Although dance is not accepted as a masculine activity in America, that's not the case in the rest of the world, says Peter Czerner, a professional dancer and dance teacher in Oceanside.
Other cultures, he said "perceive dance as the strongest thing a man can do."
Czerner has become committed to teaching athletic dance to boys. He is backed in the endeavor by Jocelyn Wilson, director of the Oceanside Dance Academy.
They have established a new boys-only dance program, dubbed BAD, an acronym for boys athletic dancing. Girls, the mainstay of dance schools around the county, need not apply.
"We put this class together to attract more males into dance," Czerner said. "It's mainly to show the boys that it's OK to dance. You don't have to be viewed as feminine. I'm teaching the kids modern dance, but it's for strength, endurance, flexibility, and coordination."
Male dancers trained by males are more likely to have a masculine dance style, Czerner said. "They really look like men. They're graceful, but it's not a feminine grace."
Wilson conceived of the project when her own active 4-year-old needed an outlet for his boundless energy.
"Peter uses counting, rhythm, balance--even some exercises the Marines do. Even if kids don't end up dancers, this training can help them," Wilson said.
The school offers a weekly class for 4- to 5-years-olds and one for 6- to 9-year olds. A class for 10- to 14-year-olds may also be offered.
"The kids really like it," Czerner said. "We do a lot of very physical movement. The purpose of this course is to strengthen a child mentally and physically, and expand their awareness. The younger kids are very impressionable."
Typically, boys don't start dance training until they're older. Czerner, now 24, is one of those late bloomers. He never took a dance lesson until he was 19. An active background in sports, however, paved the way for his proficiency, and Czerner made the leap from novice to performer in about a year.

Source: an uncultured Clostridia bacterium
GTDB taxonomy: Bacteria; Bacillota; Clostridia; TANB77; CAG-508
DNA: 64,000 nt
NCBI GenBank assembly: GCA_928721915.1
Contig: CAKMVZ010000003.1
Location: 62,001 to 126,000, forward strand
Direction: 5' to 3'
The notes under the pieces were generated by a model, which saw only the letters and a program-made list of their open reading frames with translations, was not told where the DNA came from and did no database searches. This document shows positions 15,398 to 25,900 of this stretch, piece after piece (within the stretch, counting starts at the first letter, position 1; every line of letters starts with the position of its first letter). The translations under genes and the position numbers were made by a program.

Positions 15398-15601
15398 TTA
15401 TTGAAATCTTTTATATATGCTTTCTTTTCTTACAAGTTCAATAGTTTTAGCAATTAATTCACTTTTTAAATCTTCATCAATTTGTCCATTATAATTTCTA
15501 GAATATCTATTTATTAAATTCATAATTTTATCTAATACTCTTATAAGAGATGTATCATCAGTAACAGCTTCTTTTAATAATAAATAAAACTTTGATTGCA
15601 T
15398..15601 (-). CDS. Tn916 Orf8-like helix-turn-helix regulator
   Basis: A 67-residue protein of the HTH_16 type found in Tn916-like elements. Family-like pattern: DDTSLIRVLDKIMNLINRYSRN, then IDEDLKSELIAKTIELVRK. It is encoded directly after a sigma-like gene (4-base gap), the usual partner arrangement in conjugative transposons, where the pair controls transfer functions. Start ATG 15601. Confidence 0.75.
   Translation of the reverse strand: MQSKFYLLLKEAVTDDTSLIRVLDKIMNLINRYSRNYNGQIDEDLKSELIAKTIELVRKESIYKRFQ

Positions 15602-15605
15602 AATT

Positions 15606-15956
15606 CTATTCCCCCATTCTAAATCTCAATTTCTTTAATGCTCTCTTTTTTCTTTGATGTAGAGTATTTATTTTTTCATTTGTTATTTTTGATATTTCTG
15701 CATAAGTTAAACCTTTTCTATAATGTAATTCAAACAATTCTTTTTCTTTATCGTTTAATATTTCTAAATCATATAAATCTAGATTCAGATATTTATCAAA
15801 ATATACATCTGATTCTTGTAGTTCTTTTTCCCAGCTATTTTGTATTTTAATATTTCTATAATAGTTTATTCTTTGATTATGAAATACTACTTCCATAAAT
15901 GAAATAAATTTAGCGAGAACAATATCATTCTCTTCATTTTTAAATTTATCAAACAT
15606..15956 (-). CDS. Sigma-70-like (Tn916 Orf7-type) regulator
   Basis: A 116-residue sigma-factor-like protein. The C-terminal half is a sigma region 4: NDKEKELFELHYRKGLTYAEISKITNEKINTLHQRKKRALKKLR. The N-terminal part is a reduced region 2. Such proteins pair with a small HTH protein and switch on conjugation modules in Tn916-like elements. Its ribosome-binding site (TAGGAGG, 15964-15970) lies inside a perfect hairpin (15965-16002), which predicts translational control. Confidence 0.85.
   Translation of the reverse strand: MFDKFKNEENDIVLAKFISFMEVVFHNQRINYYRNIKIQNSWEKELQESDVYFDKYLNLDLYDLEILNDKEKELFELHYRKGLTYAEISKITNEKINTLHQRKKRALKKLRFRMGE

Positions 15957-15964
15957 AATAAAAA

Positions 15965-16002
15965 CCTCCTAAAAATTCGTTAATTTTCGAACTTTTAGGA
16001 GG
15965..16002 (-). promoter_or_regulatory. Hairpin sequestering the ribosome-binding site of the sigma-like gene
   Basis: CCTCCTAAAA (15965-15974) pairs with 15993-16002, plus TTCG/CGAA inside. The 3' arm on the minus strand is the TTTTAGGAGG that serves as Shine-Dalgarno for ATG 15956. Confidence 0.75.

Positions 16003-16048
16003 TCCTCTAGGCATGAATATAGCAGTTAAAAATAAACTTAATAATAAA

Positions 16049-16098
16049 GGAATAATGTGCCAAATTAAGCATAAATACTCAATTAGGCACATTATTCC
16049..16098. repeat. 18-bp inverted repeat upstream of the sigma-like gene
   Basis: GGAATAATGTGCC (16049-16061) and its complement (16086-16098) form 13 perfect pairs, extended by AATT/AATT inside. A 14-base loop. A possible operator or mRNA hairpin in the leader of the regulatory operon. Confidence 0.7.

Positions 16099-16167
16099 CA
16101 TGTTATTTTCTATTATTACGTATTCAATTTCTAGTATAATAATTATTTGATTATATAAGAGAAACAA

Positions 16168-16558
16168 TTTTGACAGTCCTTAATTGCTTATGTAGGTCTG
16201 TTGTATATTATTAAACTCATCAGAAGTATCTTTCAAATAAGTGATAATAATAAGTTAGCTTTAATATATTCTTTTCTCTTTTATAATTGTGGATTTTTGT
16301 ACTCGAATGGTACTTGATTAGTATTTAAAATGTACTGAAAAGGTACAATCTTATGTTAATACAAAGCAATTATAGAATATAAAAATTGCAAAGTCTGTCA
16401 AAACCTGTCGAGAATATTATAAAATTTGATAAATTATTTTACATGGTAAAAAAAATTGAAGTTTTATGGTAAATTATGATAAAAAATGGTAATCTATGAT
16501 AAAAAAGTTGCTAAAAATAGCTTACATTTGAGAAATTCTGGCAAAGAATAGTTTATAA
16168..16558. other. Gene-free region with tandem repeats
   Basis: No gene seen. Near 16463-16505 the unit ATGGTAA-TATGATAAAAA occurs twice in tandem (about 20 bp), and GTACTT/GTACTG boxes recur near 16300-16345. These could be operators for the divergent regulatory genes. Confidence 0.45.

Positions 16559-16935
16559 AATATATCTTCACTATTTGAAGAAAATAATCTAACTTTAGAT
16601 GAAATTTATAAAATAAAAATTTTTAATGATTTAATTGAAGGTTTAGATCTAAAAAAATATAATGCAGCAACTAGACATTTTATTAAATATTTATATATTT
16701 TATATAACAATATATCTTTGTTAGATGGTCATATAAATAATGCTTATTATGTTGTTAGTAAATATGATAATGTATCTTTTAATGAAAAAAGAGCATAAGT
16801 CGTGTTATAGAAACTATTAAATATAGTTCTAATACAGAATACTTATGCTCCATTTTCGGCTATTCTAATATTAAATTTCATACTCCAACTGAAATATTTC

"I was looking for a career, and I knew I wasn't going to play soccer or volleyball," he recalled. "I was taking a nonviolent martial arts course, when I heard about a (dance) class at Palomar. I was too shy, and wouldn't have stayed, except there was one other male. I did really well, and they said I was a natural."
Before long, Czerner was invited to join a dance ensemble that taught children about Russian republics through dance. That led to an association with the Soviet-based Georgian State Dancers, who performed in San Diego during the Soviet Arts Festival.
"I made good friends with the dancers, and I fell in love with the style of their dancing," he noted. "It's very quick, very athletic, and it takes a lot of strength."
When some Georgian dancers saw him perform this summer at Moonlight Ampitheater in Vista, they invited him to visit Tsiblisi in the fall. Czerner took them up on the offer, and was invited to come back in February. He said he is looking forward to going again, perhaps bringing some other dancers along.
Meanwhile, he has incorporated some of the Georgian movements into his dance classes for boys.
Czerner hopes his example will prompt others to fill a void in the dance world, where women outnumber men 10 to 1.
"There's a big demand for male dancers," he said. "I'm trying to get more men out there. They can make a good living in dance. Most men start late, like I did. But just imagine how much they can accomplish if they start young? It would be so great for the dance world."
Boys athletic dance classes are offered on Wednesdays at the Oceanside Dance Academy, 4749 Oceanside Blvd. Class for ages 4 and 5 at 2:30 p.m.; class for ages 6 through 9 at 3:30 p.m. Cost is $28 per month. Enrollment is continuous, so youngsters can enroll at any time by calling 940-6161.